Girl Friday

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Sophie Giles swapped working on an industrial estate for life as an island girl – Tracie Beardsley met Brownsea Island’s youngest ranger

All images:
Courtenay Hitchcock

On her lunch breaks, Sophie Giles used to seek out the only green space on the bleak industrial estate where she worked on a cosmetics production line.
Now she spends well-earned lunch hours dipping in the sea or sitting beneath picturesque pines, enjoying incredible views of her workplace – Brownsea Island in Poole Harbour. Her commute is the refreshing boat ride across the world’s second largest natural harbour to the idyllic island.
When I meet her, Sophie was still processing the news that she’d just been appointed a National Trust Ranger. One of only three on the island, she’s the youngest and only female in the team.

Sophie has had to learn to drive tractors and crew boats

No longer struggling
In a whirlwind year as an apprentice, the 22-year-old has learned to drive tractors, crew a boat, use chainsaws and brushcutters and all manner of other ‘boy’s toys’. As well as learning on the job, her online lessons in ecology, biodiversity, conservation and the island’s history are obviously paying off. Sophie pauses to point out baby oystercatchers, she marvels at the stunning passiflora just coming into bloom and talks confidently about the habitats around her. No wonder her impressed tutor nominated her for Apprentice of the Year.
Sophie says: ‘At school, college and university, I fell short and struggled. My grades were low, and though I really wanted to succeed, I found even simple tasks very difficult.’
Although a talented artist, Sophie quit her BA in graphic art in the second year and volunteered on Brownsea for six months. ‘My parents were worried I was dropping out and losing direction, but I felt an urge to be outdoors, to do something that spoke truer to myself. Getting my hands into the soil and doing physical work felt right.’

Sophie Giles

Bracken pulling, ragwort monitoring, thinning out trees – her ranger role involves huge amounts of practical and very physical conservation work. ‘It’s hard work, but I come home exhilarated. In my previous job, I’d drive home and sit in my car for ten minutes with my head resting on the steering wheel just needing to decompress. No energy or enthusiasm. Working with nature I’m super-inspired. It’s really switched on my creative side. I’ve started drawing again.’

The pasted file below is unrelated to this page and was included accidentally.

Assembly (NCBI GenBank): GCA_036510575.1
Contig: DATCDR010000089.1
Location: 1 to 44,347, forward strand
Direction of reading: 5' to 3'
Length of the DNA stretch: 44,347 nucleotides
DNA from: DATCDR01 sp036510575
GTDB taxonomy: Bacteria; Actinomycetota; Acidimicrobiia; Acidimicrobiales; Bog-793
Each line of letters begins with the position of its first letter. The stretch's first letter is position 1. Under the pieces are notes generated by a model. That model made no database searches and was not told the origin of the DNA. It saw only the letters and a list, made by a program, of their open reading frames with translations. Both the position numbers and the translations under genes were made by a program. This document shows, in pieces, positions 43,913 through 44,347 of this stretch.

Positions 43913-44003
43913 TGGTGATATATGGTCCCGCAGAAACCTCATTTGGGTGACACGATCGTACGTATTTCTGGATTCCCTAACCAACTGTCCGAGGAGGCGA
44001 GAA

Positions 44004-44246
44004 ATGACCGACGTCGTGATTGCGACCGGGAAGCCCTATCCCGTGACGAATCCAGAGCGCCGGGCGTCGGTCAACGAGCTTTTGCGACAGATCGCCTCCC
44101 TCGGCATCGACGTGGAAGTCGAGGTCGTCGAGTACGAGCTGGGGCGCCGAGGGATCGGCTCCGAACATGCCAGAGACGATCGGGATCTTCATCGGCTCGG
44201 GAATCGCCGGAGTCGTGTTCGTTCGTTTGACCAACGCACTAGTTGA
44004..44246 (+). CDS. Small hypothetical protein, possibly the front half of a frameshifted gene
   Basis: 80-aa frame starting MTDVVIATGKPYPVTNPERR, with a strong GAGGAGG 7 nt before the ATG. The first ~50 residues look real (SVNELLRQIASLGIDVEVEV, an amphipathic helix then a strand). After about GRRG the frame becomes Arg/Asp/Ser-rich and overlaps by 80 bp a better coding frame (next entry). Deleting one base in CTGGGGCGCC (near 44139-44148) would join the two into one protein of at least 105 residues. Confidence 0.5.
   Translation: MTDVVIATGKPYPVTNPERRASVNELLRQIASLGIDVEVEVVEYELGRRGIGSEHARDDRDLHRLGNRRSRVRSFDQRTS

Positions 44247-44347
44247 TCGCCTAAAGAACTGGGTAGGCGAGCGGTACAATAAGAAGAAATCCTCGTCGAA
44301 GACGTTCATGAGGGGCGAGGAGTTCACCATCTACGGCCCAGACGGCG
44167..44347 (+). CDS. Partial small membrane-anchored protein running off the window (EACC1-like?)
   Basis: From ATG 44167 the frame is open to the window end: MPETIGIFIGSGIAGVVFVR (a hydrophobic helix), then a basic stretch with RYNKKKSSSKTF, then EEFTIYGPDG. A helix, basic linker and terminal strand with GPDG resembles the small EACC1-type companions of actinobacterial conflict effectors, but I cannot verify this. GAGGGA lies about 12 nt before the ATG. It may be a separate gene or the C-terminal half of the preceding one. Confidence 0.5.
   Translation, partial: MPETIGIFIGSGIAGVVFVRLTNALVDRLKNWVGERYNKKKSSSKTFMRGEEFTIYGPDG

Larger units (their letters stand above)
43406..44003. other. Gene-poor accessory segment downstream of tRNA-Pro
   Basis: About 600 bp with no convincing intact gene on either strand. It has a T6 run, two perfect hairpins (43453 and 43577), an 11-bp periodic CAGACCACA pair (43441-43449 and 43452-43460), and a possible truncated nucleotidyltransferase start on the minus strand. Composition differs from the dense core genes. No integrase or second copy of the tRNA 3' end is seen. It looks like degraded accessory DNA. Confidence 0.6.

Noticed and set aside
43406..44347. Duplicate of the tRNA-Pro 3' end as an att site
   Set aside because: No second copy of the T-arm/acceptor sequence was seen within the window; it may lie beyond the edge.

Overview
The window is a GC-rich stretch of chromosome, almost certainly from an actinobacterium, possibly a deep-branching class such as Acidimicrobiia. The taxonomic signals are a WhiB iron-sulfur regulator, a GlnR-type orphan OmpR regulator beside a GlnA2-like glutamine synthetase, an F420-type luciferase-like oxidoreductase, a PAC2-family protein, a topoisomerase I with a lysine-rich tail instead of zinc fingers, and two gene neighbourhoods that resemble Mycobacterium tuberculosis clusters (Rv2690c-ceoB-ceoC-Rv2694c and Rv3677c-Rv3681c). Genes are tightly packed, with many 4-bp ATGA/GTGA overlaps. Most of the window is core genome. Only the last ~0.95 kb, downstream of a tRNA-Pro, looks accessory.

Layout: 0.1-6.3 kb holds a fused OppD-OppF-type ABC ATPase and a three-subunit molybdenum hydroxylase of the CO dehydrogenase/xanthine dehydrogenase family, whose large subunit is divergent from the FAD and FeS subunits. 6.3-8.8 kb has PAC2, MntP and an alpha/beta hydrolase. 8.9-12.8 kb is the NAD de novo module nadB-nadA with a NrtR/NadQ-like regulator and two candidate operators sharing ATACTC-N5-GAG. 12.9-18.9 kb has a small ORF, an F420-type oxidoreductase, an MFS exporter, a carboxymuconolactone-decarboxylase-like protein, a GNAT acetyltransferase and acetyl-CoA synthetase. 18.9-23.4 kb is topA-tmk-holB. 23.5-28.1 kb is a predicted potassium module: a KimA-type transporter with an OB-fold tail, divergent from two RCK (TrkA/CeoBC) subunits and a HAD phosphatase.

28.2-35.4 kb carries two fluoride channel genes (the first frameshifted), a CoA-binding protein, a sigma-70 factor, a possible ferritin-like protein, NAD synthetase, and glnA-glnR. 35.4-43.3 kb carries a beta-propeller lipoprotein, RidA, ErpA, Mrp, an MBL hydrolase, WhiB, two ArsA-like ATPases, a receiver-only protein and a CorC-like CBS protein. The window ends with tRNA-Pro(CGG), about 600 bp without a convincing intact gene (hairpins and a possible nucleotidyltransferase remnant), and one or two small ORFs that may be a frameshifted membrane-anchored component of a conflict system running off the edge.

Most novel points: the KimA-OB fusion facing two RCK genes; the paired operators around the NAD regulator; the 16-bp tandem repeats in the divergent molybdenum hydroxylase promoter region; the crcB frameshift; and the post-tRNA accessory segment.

Favourite task so far? ‘Surveying butterflies. On a sunny day you walk around the different habitats and log all you see. We share the data with the Butterfly Conservation Trust. It’s a true indicator of the island’s biodiversity.

Sophie’s working day is a far cry from her previous job on a cosmetics production line


Moth traps are super-fun too. You set them at night and in the morning it’s like finding treasure! Lots of wonderful species, vital food for the churring nightjars we have nesting here.’
Keen to share her new-found knowledge, Sophie helps support a government-funded scheme in partnership with Dorset Wildlife Trust, hosting free school visits. She has used her artistic skills to design a series of educational activities, along with an engaging booklet that inspires kids to work within nature.
‘Our aim is to empower children. These school visits are such a success, with kids from all backgrounds and educational levels getting stuck in and curious. It’s a dynamic and exciting project.’

Christmas thermals
As we talk, the weather is glorious, with the temperature in the high 20s. I wonder if working on the island in the depths of winter is such fun?
Sophie recalls: ‘I’ve worked one winter here. The staff boat broke down so we had to cross on the logistics barge – essentially a metal bath tub. Normally, my Christmas list is full of fru-fru nonsense, but last year insulated socks and fur-lined boots were added to it rapidly!
‘It’s a very chilly start in the winter months, but once you start thinning out trees, you soon warm up. I’m also a great believer in power porridge breakfasts – making sure it’s full of peanuts, almonds, spirulina and chai seeds.
‘Being in an environment I’m truly passionate about, around like-minded people, I’m thriving and finally excelling with my studies. I’m very grateful to have found “my thing” after feeling I couldn’t succeed at anything.’

Pulling bracken is just one of the day to day tasks under Sophie’s responsibility

Quick fire questions:

A-list dinner party guests?
I’m a Springwatch fan, especially as it was filmed in Dorset recently, so Chris Packham with Sir David Attenborough. Native American musician Mariee Sioux – her music is so grounding and in tune with nature. It’d be fun inviting Mary Bonham-Christie, the ‘Demon of Brownsea’, the reclusive owner who believed in leaving nature alone.
Book by your bedside?
The Ship of Magic by Robin Hobb (I love fantasy fiction) and also Feral: Rewilding the Land, Sea and Human Life by George Monbiot – it’s a captivating, beautiful book.

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